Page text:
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UBC Theses and Dissertations

A limited, legacy literacy : reconfiguring Literary Sinitic as Hanmunkwa in Korea, 1876–1910 Wells, William Scott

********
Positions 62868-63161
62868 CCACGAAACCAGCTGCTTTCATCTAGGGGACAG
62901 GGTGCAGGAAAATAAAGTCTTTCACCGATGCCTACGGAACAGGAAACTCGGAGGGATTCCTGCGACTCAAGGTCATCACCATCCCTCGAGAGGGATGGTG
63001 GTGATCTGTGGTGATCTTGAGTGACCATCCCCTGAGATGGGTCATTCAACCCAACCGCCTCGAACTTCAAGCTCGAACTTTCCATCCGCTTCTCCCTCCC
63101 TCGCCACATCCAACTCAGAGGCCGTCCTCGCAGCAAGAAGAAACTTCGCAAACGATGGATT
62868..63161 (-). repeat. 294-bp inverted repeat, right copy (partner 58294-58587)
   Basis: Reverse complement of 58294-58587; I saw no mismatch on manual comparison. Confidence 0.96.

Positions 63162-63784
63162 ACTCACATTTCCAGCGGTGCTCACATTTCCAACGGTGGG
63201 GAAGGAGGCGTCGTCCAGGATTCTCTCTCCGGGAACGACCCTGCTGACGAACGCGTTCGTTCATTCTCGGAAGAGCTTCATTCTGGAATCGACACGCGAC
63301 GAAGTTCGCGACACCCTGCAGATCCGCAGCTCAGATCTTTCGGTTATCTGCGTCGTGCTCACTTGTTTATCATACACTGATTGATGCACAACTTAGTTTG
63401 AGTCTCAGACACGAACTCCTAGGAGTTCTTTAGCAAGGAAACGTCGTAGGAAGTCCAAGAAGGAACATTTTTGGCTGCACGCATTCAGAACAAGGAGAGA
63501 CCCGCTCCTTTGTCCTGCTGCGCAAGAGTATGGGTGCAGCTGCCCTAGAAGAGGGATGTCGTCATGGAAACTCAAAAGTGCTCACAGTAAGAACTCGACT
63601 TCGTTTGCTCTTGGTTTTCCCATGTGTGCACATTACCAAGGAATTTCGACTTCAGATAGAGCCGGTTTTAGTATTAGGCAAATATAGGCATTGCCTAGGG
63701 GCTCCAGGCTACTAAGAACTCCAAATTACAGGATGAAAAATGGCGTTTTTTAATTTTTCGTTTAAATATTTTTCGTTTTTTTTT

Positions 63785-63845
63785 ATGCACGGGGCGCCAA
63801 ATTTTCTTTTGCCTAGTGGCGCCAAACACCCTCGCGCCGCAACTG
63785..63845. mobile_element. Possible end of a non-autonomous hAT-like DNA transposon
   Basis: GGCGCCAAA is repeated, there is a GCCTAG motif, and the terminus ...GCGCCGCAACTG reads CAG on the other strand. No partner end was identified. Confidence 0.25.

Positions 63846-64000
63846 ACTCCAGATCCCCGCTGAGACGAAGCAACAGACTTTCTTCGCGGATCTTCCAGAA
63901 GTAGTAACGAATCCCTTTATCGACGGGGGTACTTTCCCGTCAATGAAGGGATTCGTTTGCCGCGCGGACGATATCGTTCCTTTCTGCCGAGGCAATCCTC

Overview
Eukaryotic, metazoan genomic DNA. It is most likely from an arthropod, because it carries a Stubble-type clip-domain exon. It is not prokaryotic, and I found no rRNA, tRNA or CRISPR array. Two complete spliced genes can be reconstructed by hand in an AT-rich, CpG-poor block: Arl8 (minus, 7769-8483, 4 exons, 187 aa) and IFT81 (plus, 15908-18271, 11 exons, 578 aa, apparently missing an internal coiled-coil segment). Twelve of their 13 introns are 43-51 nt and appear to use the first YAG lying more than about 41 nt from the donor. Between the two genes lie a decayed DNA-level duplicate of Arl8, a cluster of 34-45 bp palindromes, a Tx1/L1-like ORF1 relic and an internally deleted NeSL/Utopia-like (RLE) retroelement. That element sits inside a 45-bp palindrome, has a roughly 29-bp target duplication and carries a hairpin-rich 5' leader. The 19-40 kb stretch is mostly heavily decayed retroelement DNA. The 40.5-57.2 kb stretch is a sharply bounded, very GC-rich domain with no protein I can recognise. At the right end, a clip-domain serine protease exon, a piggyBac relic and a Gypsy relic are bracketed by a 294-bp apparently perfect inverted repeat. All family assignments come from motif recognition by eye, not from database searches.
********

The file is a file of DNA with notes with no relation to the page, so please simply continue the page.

This study shows that the changes to Korean literary and inscriptional practices in the three decades prior to Japanese colonization in 1910 were not the inevitable outcome of natural vernacularization processes. Rather, they were the result of deliberate education activities and policy decisions by interested parties, including the Korean court, Western missionaries, Korean traditionalist and nationalist scholars, and Japanese imperial officials. Literary Sinitic literacy long sustained the ritual, cultural, and political modes of belonging that positioned Korea firmly within the Sinographic Cosmopolis. The promotion of vernacular literacy and the marginalization of Literary Sinitic that accompanied the social and political upheavals of the final decades of the Chosŏn dynasty (1392–1910), were a key element in Korea’s departure from this traditional cosmopolitan order. Modern schools founded by the various interested parties above were a primary facilitator of inscriptional change. Though parents insisted that these schools include Literary Sinitic instruction, this instruction was limited to a single subject within a multi-subject curriculum. The aims, content, and methods of instruction within this new classroom subject, known as Hanmunkwa, departed significantly from those of traditional Literary Sinitic instruction. Nevertheless, Korean educators developed approaches to Hanmunkwa that still treated Literary Sinitic as the vehicle of a living, dynamic tradition. These approaches were greatly narrowed, however, through a program of textbook censorship implemented by Japanese education officials in the final years of the protectorate period (1905–1910). Shaped to meet political more than pedagogical ends, the content and methods of the Hanmunkwa instruction that resulted from this censorship reduced instruction to mere training in no more than a passive reading comprehension of excerpts from classical texts. Japanese-controlled Hanmunkwa greatly limited the scope and application of Literary Sinitic literacy and was the beginning of the end of a living Literary Sinitic tradition in Korea, transforming it into a legacy literacy useful only in limited domains and providing nothing more than a level of backward compatibility with old knowledge. This study, therefore, offers a corrective to the common historiography of Korean language and literature that treats vernacularity as natural and Korean vernacularization as foreordained.

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